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Malama - Take care of

Aloha Kakou! My name is Kaulana and I would like to tell you how I learned the meaning of the word Malama. My Tutu Kane taught this to me by example.


My Tutu Kane is a mahi'ai who lives in a beautiful valley called Hanalei. Early yesterday morning I went to visit him. He took me to the 'auwai where I helped clear away some small pohaku to let the wai run more freely. Next, we cleared away the weeds that grew where the wai runs into the lo'i kalo and other vegetables. We then pulled the dried leaves off the mai'a and ko which grew along the lo'i. It was now 11 o'clock so Tutu Kane said it's time to malama our kino. We went into the hale where Tutu Wahine had prepared 'aina awakea and tall glasses of cold liliko'i juice. Then, Tutu Kane said we must rest because it was too wela to work.

At 4 o'clock, Tutu Kane and I fed the many moa and kaka running freely around the farm. Boy, they were sure noisy! Afterwards, we went to get some kalo and vegetables for 'aina ahiahi and for me to take home to my 'ohana.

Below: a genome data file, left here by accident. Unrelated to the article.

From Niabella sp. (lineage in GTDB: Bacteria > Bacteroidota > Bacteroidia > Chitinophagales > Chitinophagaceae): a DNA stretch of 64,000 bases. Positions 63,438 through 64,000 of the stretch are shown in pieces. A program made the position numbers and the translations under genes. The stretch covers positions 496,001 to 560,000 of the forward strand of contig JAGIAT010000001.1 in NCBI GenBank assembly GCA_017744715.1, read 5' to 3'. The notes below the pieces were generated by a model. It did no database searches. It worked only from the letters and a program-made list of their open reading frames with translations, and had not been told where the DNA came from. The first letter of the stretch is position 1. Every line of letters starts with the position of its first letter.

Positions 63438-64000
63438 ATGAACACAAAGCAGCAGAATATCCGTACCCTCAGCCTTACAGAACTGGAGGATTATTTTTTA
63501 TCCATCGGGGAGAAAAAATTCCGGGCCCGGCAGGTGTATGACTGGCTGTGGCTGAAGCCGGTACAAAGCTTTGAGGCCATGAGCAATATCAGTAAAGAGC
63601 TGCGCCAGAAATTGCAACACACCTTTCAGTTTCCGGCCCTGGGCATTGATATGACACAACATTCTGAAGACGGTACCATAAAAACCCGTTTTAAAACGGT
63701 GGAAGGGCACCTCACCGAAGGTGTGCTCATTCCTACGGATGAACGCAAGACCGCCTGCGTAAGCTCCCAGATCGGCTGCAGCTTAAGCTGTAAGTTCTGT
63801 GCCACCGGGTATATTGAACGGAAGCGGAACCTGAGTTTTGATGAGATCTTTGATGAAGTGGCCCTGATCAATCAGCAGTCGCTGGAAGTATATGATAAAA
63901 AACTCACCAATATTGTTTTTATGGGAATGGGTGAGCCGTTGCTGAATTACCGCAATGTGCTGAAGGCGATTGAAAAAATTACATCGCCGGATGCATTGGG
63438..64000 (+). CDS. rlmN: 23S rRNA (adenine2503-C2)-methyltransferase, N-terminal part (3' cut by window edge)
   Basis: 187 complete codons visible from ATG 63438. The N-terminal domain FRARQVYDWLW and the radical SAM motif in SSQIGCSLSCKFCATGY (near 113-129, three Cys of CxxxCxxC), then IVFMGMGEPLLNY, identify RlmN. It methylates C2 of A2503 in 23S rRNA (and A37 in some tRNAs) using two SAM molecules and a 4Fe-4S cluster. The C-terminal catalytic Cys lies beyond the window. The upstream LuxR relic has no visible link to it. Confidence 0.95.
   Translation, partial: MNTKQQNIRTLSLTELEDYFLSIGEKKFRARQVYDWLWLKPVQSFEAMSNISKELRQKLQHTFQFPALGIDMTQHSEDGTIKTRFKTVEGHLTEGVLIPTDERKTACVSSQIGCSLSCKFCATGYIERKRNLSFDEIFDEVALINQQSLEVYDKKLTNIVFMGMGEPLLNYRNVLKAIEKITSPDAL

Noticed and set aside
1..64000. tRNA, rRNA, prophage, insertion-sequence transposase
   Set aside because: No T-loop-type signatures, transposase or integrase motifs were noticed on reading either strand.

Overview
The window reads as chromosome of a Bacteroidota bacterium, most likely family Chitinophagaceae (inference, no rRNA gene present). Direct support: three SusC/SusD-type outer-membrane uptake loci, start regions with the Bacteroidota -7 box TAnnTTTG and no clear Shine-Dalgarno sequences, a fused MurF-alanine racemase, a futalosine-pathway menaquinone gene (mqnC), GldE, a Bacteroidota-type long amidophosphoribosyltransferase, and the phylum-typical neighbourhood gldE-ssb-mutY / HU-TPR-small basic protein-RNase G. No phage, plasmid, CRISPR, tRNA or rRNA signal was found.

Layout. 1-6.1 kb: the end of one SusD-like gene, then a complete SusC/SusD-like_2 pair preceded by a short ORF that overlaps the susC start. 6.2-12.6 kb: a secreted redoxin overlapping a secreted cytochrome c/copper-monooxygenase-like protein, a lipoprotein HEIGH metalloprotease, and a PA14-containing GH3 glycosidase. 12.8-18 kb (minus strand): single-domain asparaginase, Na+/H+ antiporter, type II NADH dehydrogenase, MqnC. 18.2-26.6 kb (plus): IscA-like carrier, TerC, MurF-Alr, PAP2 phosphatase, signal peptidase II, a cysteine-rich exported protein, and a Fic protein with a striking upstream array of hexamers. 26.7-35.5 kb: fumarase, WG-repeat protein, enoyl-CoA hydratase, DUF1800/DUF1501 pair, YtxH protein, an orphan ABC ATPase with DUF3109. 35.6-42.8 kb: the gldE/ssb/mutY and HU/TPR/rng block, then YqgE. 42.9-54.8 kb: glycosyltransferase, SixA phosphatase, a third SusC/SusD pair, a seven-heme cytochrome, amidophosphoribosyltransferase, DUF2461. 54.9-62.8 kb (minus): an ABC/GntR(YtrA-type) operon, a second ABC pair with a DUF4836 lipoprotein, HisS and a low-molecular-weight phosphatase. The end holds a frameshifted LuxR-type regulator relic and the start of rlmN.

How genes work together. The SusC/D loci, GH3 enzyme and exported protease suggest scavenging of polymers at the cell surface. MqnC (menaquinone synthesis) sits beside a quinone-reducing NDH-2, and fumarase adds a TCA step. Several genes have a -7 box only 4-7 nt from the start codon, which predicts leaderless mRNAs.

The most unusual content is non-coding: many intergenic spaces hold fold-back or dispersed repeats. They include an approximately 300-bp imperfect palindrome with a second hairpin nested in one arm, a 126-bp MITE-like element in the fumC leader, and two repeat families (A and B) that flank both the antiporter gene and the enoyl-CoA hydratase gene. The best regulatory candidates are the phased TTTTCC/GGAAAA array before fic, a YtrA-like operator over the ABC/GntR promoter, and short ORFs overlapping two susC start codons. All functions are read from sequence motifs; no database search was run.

What a memorable experience I had with my Tutu Kane. I want to go back as often as I can to kokua my Tutu Kane to malama ka 'aina. A hui hou!


'Ekahi: List the many examples where Tutu Kane showed malama.
'Elua: How do you show malama in your hale? List them.
'Ekolu: Were you ever involved in a community malama project?
'Eha: What were your feelings after the project was completed?

Hana Hou

'Ekahi: Is your makuakane a mahi'ai? If your answer is yes, what does he have on his farm or in his garden?
'Elua: Draw a ki'i of your favorite vegetable. 'Ekolu: Share with me your 'ohana's favorite recipe. Mahalo!